Merdeka and Jazz: Freedom, Responsibility, and Jazz

Don Bowyer • 5 September 2018 •

Writing this as Malaysia celebrates Hari Merdeka, it occurs to me that the story of jazz, in many respects, is the story of freedom. Early jazz musicians, African-Americans in New Orleans around 1900, would have been the children of former slaves. They understood intuitively what freedom means: the individual freedom to do as one pleases, within the boundaries established by the society one inhabits. This is the essence of jazz performance: a musician can play any note he or she wishes, as long as it conforms to the standards agreed to by the other musicians in the ensemble, i.e., the musicians’ society.

As an example, I play jazz trombone. If I am playing with a group that has decided to play in a smooth jazz style, but I decide to improvise using notes from a bebop style, I will probably not be welcome to play with that group a second time. More realistically, I would probably decline to play in the smooth jazz group in the first place! The point is that freedom comes with the responsibility of not interfering with anyone else’s freedom. I believe Malaysia is an excellent example of this, given the multicultural makeup of the population.

Jazz originated in the USA at the beginning of the twentieth century, then quickly spread around the world. The earliest performances in Southeast Asia seem to have been in the 1920s, but formal jazz education was not available in the region until much more recently. There are now jazz degrees offered at one university in Singapore, one in the Philippines, and two in Thailand.

Outside of formal university studies, the non-profit organization Jazz Education Abroad (JEA) has recently emerged as a driving force in promoting jazz education across Asia. Based in Bangkok, JEA is an international organization of jazz educators dedicated to teaching jazz outside the USA. Its mission is: “to increase cultural, musical, and educational awareness through the teaching of American jazz to youth from different backgrounds and regions of the world.” The group is led by Professor Gene Aitken, long-time Director of Jazz Studies at the University of Northern Colorado and a Grammy-nominated Fulbright Scholar who is considered one of the most exciting and energetic jazz educators/clinicians today. Recognized as a visionary in jazz education, music education, and computer technology, Prof. Aitken was inducted into the International Jazz Educators Hall of Fame in 1995 along with Doc Severinsen and Ella Fitzgerald.

Over the past six years, JEA has partnered with, produced, or presented numerous jazz workshops, festivals, and programs throughout Asia, Europe, and the Middle East. A sampling of JEA events in 2018 includes workshops in Thailand, Taiwan, Lebanon, Cyprus, and Hong Kong.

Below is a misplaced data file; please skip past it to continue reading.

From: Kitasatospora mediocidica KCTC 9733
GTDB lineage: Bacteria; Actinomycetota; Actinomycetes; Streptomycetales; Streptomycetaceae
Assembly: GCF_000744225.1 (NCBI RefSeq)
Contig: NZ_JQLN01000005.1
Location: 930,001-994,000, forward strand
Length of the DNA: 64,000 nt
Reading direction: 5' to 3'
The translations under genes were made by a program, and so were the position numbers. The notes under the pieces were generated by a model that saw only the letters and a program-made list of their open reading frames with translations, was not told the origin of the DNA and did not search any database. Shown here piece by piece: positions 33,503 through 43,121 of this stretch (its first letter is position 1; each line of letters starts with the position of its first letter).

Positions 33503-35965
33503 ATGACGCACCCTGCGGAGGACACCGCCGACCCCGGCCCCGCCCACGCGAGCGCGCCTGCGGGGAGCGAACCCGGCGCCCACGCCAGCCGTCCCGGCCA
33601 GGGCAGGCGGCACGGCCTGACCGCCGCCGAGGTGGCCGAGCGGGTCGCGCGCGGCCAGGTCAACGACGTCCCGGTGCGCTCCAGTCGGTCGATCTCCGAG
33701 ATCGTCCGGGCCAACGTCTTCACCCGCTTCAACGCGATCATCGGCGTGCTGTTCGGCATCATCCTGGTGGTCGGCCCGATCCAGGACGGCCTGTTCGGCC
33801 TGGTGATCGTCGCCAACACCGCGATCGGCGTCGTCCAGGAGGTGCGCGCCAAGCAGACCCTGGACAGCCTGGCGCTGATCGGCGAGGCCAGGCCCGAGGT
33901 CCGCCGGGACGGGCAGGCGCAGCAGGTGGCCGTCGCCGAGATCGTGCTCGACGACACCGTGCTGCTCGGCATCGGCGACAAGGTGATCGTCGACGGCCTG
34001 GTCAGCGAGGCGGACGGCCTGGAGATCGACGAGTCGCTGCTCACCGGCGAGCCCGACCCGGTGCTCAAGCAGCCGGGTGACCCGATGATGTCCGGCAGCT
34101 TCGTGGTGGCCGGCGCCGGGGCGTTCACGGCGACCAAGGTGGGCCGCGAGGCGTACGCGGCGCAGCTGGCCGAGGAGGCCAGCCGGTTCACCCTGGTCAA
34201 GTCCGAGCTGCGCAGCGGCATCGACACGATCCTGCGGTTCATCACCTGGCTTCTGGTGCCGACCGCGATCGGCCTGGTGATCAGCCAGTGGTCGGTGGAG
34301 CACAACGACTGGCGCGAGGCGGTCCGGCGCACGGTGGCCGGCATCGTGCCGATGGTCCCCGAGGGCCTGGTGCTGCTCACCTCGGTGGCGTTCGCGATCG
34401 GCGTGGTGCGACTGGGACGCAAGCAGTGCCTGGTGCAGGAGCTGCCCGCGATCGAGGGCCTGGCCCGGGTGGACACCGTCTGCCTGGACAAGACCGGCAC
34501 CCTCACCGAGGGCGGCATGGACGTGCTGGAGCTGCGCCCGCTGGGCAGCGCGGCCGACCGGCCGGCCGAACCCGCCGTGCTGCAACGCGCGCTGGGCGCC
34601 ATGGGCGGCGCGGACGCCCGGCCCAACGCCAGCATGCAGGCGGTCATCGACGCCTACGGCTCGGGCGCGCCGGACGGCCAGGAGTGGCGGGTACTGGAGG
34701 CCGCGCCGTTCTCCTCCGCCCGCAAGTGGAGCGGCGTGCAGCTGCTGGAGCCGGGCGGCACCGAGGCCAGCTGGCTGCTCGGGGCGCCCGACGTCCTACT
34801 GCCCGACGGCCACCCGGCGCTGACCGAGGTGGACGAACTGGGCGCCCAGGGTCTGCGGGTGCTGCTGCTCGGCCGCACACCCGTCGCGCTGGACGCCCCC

Regionally, the annual Thailand Jazz Workshop has grown over the past five years to include more than 350 students coming from Thailand, Malaysia, Vietnam, Singapore, and Indonesia. This program has been so successful that it will come to Malaysia in October 2018.

Quoting from JEA: “Numerous studies have shown that American Jazz can be used as a platform to teach broader ideas relating to developing creativity and democracy, cultural and social development, as well as the comprehension and retention of information. Through the study of American Jazz Improvisation, students will be presented with concepts such as the importance of choice, teamwork, and evaluating how an individual’s actions affect the broader group.”

The 2018 Malaysian Jazz Workshop will be jointly hosted by Sunway University and ASWARA, the National Academy of Arts Culture and Heritage. Scheduled for 26-28 October, this three-day workshop is designed for students (middle school age and above) and teachers, at any level of competency. Partnering with Jazz Education Abroad, the master teachers for the workshop will include international educators together with local Americans and Malaysians.

Students in this workshop will participate in big bands, small combos, improvisation classes, instrumental master classes, and faculty performances. All students from middle school and above (including adults) are welcome – no previous jazz experience is required.

As co-hosts of this workshop, Sunway University and ASWARA continue to build strong presences in the Malaysian arts scene. Arts programmes at Sunway include studies in contemporary music, western classical music, film production, theatre, graphic design, interior architecture, public relations, advertising, corporate communication, and visual communication. ASWARA includes faculties of music, dance, theatre, creative writing, film & television, arts & cultural management, animation & multimedia, and visual communication design.

Through this workshop, Sunway and ASWARA hope to strengthen the jazz community in Malaysia, while simultaneously contributing to a better understanding of the links between freedom and responsibility.

More information about the 2018 Malaysian Jazz Workshop is available at http://malaysiajazzworkshop.com.

For The Expat  (Vol. 241 • October 2017 • page 59)
https://en.calameo.com/read/005063995b84120542f62